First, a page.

THE TOP MODEL THAT ABANDONED THE CATWALK TO PAINT
To fully commit to one's inner wishes, ready to throw all inhibitions out the window, is a mastery granted to few. Apart from requiring the willingness to put in the effort, one has to prove to oneself as well as to convince the surrounding crowd that you're serious about your work. There's no room to revel in self-doubt or give way to the fear of failure. The art of making up one's mind, letting go of excuses and stop dithering and start producing is both a scary but at the same time liberating process. A process of which Alice seems to be no stranger to.
The young painter gave up a modeling career across the Atlantic because of her attraction to the arts. After being selected winner on Top Model Sweden a few years ago, an opportunity opened up in the States. But eventually, her inner desire lead her elsewhere. She changed runways for oil paints, charcoals, and a blank canvas. She found her calling and embraced both the blessings and the uncertainty of her new path. She works almost all the time now and seems genuinely delighted about it. Well, when finding the thing we're meant to be doing, the line between work and desire becomes somewhat blurry.
Given our exciting new collaboration with Alice we met up with her to discuss a young painters reality of today.
WHAT ARE THE SIGNIFICANT ADVANTAGES OF BEING AN ARTIST TODAY AND WHERE LIES THE CHALLENGES?
Alice: The most significant advantage is social media. It has never been easier to reach out to a large crowd. It is very beneficial to me as a painter - a profession that is unfortunately often thought of as a dead artform within art schools whereas video installations, conceptual and political art dominates and gets much more attention. It's actually quite challenging for many painters to be accepted to art school and later to get their work exhibited in galleries. I've been working very hard, and fortunately, luck has been on my side. Thankfully I haven't been affected by it as much as I thought I would be.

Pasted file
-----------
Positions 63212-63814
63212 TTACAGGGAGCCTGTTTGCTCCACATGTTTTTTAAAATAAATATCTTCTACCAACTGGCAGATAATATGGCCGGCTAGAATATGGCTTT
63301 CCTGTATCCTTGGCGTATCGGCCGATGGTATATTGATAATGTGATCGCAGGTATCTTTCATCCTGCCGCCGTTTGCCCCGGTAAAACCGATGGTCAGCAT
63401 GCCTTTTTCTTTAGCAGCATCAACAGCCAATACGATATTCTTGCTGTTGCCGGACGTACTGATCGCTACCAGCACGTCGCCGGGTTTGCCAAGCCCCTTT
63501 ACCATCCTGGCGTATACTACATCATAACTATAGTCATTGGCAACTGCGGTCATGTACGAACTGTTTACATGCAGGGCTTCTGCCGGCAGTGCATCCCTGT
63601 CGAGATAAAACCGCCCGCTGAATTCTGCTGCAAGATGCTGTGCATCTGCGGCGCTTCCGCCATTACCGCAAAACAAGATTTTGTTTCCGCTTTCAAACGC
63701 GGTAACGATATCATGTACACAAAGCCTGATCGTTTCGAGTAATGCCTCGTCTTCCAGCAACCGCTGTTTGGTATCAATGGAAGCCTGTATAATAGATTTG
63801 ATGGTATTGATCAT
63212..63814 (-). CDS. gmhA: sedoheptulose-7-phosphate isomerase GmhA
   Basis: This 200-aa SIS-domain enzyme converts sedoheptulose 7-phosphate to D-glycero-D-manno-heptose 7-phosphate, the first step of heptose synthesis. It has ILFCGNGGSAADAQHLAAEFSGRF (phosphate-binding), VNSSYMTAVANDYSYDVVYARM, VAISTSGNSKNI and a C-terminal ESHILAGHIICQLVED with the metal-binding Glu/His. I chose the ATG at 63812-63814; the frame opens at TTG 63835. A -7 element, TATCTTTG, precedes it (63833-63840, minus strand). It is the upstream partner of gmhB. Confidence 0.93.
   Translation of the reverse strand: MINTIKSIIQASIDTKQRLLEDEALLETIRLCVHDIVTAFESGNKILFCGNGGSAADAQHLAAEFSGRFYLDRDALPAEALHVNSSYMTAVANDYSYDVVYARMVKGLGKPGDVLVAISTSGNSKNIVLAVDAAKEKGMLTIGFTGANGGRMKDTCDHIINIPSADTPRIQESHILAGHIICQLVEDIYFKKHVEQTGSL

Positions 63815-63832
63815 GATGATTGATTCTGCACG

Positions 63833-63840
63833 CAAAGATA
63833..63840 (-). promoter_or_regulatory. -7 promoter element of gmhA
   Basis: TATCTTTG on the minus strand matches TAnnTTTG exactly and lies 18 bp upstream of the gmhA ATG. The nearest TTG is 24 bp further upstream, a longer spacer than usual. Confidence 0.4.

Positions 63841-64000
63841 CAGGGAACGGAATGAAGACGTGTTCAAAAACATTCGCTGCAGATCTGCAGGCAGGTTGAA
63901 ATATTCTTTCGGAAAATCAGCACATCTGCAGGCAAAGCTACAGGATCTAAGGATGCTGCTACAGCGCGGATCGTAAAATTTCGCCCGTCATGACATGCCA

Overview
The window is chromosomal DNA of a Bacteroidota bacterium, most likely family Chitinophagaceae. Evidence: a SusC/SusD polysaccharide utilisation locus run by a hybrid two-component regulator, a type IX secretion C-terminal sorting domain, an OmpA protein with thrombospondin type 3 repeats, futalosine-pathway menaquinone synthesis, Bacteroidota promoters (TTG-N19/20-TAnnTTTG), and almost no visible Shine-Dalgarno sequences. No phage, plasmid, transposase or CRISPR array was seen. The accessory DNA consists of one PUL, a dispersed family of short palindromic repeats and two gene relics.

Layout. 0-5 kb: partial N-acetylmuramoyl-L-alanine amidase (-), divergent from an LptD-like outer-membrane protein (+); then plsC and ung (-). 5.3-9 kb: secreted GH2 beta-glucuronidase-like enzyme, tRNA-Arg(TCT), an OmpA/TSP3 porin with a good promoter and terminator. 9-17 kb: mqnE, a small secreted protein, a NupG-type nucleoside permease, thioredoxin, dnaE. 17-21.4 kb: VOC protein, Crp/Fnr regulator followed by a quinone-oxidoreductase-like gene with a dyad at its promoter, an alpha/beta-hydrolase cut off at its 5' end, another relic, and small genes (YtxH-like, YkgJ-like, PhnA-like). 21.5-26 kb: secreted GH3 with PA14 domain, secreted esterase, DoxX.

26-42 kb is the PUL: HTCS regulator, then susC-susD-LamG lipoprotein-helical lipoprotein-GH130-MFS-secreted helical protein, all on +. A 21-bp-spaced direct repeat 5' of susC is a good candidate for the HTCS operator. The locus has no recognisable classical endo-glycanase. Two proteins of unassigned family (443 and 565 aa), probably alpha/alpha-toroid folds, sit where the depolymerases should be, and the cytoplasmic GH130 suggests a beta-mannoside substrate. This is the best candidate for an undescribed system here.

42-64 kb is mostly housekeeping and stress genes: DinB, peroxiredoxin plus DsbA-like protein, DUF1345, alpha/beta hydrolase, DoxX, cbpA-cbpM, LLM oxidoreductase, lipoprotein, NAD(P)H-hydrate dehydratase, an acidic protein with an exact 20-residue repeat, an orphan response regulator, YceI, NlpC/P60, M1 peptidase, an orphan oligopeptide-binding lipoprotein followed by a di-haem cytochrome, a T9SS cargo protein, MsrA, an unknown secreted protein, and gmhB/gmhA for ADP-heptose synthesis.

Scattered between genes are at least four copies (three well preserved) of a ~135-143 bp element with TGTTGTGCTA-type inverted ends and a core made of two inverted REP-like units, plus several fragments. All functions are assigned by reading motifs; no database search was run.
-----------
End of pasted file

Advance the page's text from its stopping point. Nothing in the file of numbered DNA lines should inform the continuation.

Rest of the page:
HOW WOULD YOU DESCRIBE YOUR CREATIVE PROCESS, WHAT EMOTIONS ARE INVOLVED?
Alice: I'm always eager to get started and I usually work at a fast pace. I have these visual ideas that I want to pursue quickly. I commence by imagining a color or a feeling that I then transform into a story. I gather snapshots from my camera or the internet and manipulate them into a photomontage in the computer. Then I make the first draft. As soon as I've settled on a final sketch, I work continuously with very few (if any) breaks until the piece is finally done. In my case, this part of the process is often associated with a lot of mixed feelings of despair, aggression, and happiness.
DID YOU EVER DOUBT YOUR DECISION TO PURSUE ART?
Alice: I doubted a lot during my first years of art school, and I felt the pressure to change the way I worked. But I'm glad that I didn't. As soon as I started to follow my own lead, the doubt faded away. I'm not convinced that a degree from art school is necessarily something that you need to become an artist.
HOW DID YOU FIND THE MOTIVATION TO WORK PAST THOSE FEELINGS OF INSECURITY?